With masterpieces guaranteed to pull in the crowds, museum curators pay close attention to how these works are displayed, whether grouped together or in isolation in a specially conceived room. In her research for the École du Louvre and the University of Neuchâtel, Professor Cecilia Hurley explores the notion of the masterpiece, the utility of museums and how this effects the way they display their works of art.
When Leonardo Da Vinci painted the Mona Lisa, did he imagine that 500 years later it would be displayed on a wall of its very own, behind bulletproof glass, in the most famous art museum in the world? Would he have approved of its prestige in isolation, or would he have preferred the Tuscan beauty to have some company in the glare of thousands of selfies?
The way in which museums treat ‘the masterpiece’ is a subject that fascinates Professor Cecilia Hurley, who shares her findings in her recent paper ‘Lonely or Not? Masterpieces in the museum, then and now’ written at the École du Louvre and the University of Neuchâtel. Prof Hurley has also written a book on the subject, which will be published next year.
The star attraction
A museum’s collection of masterpieces is a guaranteed crowd-puller – people in their thousands flock to look at and have their picture taken next to the ‘must-see’, then they share it on social media, pushing it higher up the bucket list for other tourists and art lovers. Again, to use the Mona Lisa as an example, over the last ten years an estimated 7,408,000 people have seen the world’s most famous smile at the Louvre every year. This works out at 24,000 per day. In order to capitalise on attractions such as these, museums carefully plan the layout and display practices of their masterpieces, whether it be curating them together in one room, or giving its brightest ornament a room of its very own.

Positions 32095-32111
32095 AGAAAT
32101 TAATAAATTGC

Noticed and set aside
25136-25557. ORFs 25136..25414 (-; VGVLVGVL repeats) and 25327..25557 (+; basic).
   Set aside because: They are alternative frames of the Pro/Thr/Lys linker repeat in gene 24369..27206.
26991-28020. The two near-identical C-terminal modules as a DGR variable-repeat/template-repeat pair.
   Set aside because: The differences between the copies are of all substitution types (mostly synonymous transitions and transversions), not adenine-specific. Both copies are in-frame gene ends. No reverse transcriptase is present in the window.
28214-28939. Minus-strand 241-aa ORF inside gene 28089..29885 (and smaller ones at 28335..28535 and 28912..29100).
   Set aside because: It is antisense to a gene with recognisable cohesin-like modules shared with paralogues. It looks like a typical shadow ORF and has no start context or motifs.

And, as Prof Hurley points out, this isn’t a recent trend. Museums over the past three centuries paved the way for such contrivances, pioneered by the Uffizi Gallery in Florence with its masterpiece room, the Tribuna. Since the late 16th century, the most exquisite treasures of Medici and Florentine collections have had pride of place within its walls, and inspired many imitations in the form of Tribuna-style masterpiece rooms in museums across Europe, including at the Louvre.
“The way in which museums treat ‘the masterpiece’ is a subject that fascinates Professor Cecilia Hurley.”
The 19th century was a particularly high-octane time for museums curating their ‘potted’ histories of art, experimenting with densely hung, aesthetically-themed displays to encourage comparative viewing, chronological exhibits, and isolated pieces. Masterpiece rooms were organised in a “pleasing fashion”, often symmetrically, with careful thought dedicated to line and colour, delicate balance, and lots of free space to ensure optimal viewing conditions.